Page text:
Grave of the Fireflies
Time Out says
Although it has become routine for graphic novels to address dark, grown-up subjects such as war and genocide, animators are still wary of crossing that unspoken boundary. Perhaps it’s simply that very few adult cartoons have ever been a success: ‘Animal Farm’, ‘Heavy Metal’ and ‘When the Wind Blows’ may be fondly remembered, but none set the box office alight. ‘Grave of the Fireflies’ is not exactly grown-up cinema: its central characters are children, its viewpoint unmistakeably childlike. But the topics it explores – war, exploitation, sickness, starvation and death – and the detail in which it explores them, mean that the film would be at least alienating – if not deeply disturbing – to the average child.
The film opens with the image of a 12-year-old boy, Seita, begging on the streets, his head sinking between his bony knees, and a single line of voiceover: ‘September 21, 1945… that was the night I died.’ We watch as Seita’s spirit leaves his body and is reunited with four-year-old Setsuko, his dead sister, before flashing back to the early days of the war, where the main body of the story unfolds: Seita and Setsuko lose their mother in an American bombing raid, and are forced into the care of a neighbour, and finally to fend for themselves.
This opening is a statement of intent. By alerting us to the fact that both his characters will die, Takahata is warning his audience. This is not a wartime adventure, or a nostalgic childhood reminiscence. This is a requiem for the dead, with all the sombre ceremony that that demands. There are moments of joy in ‘Grave of the Fireflies’, particularly as the two siblings escape from their selfish, exploitative aunt and learn to fend for themselves in the woods. But every one of these fleeting moments is overshadowed by the constant knowledge that death is coming, and the more we grow to like the characters, the weightier and more unfaceable that knowledge becomes.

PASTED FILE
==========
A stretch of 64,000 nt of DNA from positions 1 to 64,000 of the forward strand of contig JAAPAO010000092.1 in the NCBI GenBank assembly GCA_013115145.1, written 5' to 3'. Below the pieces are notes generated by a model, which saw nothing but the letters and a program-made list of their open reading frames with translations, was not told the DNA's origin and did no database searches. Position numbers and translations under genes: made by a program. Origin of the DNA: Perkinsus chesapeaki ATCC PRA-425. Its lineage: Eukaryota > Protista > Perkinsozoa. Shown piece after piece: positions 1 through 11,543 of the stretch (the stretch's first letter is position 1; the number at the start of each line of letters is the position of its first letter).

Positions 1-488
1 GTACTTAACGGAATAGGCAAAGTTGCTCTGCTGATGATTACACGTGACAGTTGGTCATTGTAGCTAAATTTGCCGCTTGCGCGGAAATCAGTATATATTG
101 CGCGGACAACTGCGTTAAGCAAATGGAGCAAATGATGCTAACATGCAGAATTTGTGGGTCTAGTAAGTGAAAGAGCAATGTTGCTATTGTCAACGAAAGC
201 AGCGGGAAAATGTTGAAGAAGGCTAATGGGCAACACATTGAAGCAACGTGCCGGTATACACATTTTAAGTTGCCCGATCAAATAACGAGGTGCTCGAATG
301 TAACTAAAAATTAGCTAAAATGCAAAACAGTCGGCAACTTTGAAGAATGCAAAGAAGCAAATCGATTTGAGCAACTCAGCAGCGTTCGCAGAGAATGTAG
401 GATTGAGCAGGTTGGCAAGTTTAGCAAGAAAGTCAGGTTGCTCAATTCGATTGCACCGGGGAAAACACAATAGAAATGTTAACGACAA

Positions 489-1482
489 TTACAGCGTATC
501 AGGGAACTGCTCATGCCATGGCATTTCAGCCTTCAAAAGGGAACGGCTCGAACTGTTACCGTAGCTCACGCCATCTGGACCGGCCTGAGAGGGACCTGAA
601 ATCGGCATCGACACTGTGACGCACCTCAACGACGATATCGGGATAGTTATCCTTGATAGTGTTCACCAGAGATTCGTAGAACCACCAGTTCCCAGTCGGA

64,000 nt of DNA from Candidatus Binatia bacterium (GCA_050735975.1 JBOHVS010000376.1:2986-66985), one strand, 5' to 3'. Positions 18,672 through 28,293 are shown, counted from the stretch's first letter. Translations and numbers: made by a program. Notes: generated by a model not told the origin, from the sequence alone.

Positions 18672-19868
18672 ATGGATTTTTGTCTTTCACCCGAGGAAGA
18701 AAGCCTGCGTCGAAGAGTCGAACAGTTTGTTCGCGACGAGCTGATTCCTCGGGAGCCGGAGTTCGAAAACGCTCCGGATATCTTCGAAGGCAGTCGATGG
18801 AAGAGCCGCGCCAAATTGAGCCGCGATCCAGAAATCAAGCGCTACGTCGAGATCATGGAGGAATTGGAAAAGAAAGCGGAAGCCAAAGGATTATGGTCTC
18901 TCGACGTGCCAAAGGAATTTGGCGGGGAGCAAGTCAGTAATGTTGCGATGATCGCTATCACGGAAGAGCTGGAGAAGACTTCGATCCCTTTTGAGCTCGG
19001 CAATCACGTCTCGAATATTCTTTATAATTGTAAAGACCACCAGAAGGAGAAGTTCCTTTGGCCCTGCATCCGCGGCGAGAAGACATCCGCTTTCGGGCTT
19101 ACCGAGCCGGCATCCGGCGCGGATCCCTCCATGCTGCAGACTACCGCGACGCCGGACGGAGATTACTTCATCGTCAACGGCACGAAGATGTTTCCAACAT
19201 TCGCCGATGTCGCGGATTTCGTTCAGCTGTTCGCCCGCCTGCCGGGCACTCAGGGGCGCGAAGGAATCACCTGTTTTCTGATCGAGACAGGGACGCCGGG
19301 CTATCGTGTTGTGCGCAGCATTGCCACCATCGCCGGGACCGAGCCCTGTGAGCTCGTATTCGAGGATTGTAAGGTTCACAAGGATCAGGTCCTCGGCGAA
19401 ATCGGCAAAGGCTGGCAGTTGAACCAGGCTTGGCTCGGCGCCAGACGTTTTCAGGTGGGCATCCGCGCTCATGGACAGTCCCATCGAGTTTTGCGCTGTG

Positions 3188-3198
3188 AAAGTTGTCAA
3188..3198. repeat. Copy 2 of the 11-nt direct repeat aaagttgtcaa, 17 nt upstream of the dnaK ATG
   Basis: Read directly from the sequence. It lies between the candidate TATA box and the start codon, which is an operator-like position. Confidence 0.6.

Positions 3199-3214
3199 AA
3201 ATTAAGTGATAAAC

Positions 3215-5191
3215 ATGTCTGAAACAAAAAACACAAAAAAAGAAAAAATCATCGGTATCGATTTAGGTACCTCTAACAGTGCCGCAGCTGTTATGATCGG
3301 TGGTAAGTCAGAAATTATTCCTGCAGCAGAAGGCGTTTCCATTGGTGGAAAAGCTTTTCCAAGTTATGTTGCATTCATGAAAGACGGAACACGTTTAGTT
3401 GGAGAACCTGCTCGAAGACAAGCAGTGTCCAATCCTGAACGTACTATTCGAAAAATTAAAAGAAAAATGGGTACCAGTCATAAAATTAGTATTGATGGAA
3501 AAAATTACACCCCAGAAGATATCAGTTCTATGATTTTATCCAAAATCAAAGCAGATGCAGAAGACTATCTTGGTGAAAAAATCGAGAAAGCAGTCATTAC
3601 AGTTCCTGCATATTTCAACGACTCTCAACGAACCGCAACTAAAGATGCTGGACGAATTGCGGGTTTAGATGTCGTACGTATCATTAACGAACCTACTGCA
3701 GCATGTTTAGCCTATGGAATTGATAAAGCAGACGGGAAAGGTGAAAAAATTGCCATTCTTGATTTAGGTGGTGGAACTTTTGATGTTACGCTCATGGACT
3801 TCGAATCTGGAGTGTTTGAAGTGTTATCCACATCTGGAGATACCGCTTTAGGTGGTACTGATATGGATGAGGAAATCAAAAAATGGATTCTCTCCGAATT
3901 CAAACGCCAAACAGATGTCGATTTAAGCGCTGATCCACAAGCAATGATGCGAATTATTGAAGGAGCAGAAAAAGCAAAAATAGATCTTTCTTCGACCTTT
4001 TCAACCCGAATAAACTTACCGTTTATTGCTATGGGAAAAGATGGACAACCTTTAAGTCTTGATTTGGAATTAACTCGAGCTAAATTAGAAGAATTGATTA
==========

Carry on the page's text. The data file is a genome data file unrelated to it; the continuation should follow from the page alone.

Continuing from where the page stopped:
‘Grave of the Fireflies’ is perhaps unique in that the medium of animation in no way softens the events of story. In fact, the opposite is true. Animation allows Takahata to draw performances from his children that no human of equal age could or should be expected to give. His treatment of little Setsuko results in arguably the most realistic four-year-old in cinema, simultaneously curious and wary, playful and serious, exploring her place in the world just as that world is beginning to fall apart. The scenes of her gradual decline would be simply impossible in a live-action context as it would be unwatchable.
‘Grave of the Fireflies’ is not a film to be taken lightly. It is not even a film to be enjoyed. It is a film which demands – and deserves – total concentration and emotional surrender. The reward is an experience unlike any other: exhausting, tragic and utterly bleak, but also somehow monumental.
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This gritty, heartbreaking tale chronicles the lives of Setsuko and Seita, a brother and sister living during wartime Japan. Having just lost their mother to an air raid, the two must now fend for themselves during a war torn era. This isn't the happy-go-lucky animated films you're used to. This isn't the heroic redemption story you're used to. This is a grim portrayal on the consequences of war, and the effects it has on everyone.
While difficult to watch at times, Grave of the Fireflies combines its fluid, smooth animation, haunting soundtrack, and likable protagonists to hold the audience's attention throughout. Despite the dark setting, the film does a fantastic job of intermingling light-hearted, touching moments amid its vibrant, gorgeously animated setting. Grave of the Fireflies masterfully weaves youth and innocence with fragility and loss, and leaves the audience speechless with awe.